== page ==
Girl Power

On Saturday, January 21, I joined 5 million other people worldwide for the Women’s March. In over 80 countries, on every continent, women and men marched peacefully in solidarity for women’s and LGBTQ right, health care, immigration, the environment and racial justice. Although I’ll try not to contribute overly to a political confirmation-bias echo chamber, it was an incredibly powerful movement to be a part of; Seattle alone had 175,000 attendees of all ages, nationalities and lifestyles. To march with the strong women in my life, my allies, my community and my parents gives me hope. The overwhelming feeling of love, acceptance and courage is exactly what I need right now.

Joining the crowd of families making their way to Judkins Park

Joining the crowd of families making their way to Judkins Park

Assembling at Judkins Park in the morning to listen to speeches

Assembling at Judkins Park in the morning to listen to speeches

Moving from Judkins Park down Jackson Street into the International District

Moving from Judkins Park down Jackson Street into the International District

 I was in the first hour of the march, because volunteers quickly ran out of stickers to measure attendance - and I got a sticker

I was in the first hour of the march, because volunteers quickly ran out of stickers to measure attendance – and I got a sticker

At Rainier Avenue, looking back at the people still coming down Jackson Street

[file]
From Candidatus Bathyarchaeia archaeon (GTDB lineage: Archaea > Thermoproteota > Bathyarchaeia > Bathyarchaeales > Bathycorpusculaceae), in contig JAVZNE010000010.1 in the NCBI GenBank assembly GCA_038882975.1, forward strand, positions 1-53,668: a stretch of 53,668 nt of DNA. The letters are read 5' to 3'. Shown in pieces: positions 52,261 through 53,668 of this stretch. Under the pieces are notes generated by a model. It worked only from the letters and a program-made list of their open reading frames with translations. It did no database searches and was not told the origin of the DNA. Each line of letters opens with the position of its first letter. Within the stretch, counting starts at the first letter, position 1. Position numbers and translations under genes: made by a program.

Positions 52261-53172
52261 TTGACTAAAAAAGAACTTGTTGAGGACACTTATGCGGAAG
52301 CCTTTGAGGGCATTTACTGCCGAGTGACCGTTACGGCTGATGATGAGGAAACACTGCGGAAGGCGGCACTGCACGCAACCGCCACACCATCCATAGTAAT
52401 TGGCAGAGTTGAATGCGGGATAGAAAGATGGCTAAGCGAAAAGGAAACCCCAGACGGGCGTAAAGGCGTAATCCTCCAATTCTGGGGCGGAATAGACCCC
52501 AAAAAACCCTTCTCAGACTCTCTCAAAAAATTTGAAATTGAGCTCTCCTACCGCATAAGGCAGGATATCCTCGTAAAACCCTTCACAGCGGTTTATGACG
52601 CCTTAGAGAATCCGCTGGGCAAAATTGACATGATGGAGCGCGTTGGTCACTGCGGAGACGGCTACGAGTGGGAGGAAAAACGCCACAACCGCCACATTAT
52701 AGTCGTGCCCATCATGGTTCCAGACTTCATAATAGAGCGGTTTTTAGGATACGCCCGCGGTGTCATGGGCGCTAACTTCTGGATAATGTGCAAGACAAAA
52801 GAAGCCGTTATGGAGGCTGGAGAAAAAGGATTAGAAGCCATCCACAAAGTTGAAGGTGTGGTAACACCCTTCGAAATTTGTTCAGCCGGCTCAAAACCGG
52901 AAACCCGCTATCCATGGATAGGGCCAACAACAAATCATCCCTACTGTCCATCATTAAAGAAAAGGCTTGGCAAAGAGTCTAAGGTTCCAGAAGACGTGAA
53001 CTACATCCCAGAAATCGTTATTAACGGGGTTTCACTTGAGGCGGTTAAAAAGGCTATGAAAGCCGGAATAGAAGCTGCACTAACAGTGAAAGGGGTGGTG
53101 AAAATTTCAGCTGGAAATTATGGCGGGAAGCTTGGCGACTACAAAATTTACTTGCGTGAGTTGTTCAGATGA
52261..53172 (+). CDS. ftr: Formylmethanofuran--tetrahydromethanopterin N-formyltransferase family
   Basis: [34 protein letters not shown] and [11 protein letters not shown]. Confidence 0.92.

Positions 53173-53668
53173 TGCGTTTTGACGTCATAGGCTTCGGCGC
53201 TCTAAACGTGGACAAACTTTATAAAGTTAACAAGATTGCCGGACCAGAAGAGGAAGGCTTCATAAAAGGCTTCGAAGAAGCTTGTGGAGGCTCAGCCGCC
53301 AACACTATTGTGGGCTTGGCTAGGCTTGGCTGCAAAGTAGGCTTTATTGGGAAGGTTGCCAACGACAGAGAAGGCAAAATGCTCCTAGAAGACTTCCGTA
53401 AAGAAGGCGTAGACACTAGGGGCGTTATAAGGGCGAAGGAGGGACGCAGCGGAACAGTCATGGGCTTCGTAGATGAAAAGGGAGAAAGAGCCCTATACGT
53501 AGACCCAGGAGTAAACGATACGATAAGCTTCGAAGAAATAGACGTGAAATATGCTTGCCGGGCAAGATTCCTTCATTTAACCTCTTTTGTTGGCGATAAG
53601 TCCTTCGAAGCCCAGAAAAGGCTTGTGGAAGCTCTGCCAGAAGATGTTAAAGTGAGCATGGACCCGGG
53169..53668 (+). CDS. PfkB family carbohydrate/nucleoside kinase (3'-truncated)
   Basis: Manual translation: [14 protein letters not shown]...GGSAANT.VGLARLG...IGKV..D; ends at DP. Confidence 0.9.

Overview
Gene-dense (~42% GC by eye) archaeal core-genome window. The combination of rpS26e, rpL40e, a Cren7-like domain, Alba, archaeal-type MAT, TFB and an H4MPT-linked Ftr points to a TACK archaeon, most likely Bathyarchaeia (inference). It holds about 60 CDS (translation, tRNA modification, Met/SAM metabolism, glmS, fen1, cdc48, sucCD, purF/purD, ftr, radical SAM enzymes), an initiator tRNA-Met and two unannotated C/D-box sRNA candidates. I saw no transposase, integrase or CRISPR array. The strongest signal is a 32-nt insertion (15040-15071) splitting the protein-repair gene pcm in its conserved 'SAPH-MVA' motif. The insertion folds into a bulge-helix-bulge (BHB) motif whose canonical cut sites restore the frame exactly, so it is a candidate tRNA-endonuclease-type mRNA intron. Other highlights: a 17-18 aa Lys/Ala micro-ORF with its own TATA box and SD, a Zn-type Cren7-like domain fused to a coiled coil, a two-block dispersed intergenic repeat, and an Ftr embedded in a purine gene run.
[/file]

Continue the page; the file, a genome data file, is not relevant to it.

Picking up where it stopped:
At Rainier Avenue, looking back at the people still coming down Jackson Street

Turning onto Fourth Avenue and heading downtown

Turning onto Fourth Avenue and heading downtown

Fallopians, my favorite book of the Bible

Fallopians, my favorite book of the Bible

If you're against gay marriage, don't get gay married. Live and let live.

Be excellent to each other.

The Women's March ended at Fisher Plaza at the Seattle Center

The Women’s March ended at Fisher Plaza at the Seattle Center

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About lgaylord

Louisa believes in expanding horizons and learning - anything that broadens our minds beyond the here and now, allowing us to learn from the past and innovate for the future. She is particularly interested new and inventive methods of sustainability: city planning and green buildings, creating new objects from old trash, and ways that nature can provide examples for new materials and construction. She is also curious about new scientific breakthroughs, technology and discoveries, and how they will shape the future of consumerism and marketing. While science is important to advancing society, Louisa believes that music, art and culture are equally necessary, especially on a local community level. Louisa has published articles with many reputable sources, including Sustainable Business Oregon, Oregon Insider, Crosscut.com, and green engineering newsletter Sustainability Matters. She currently volunteers at KEXP 90.3 FM, a listener-powered nonprofit radio station. Louisa lives in Seattle, Washington.
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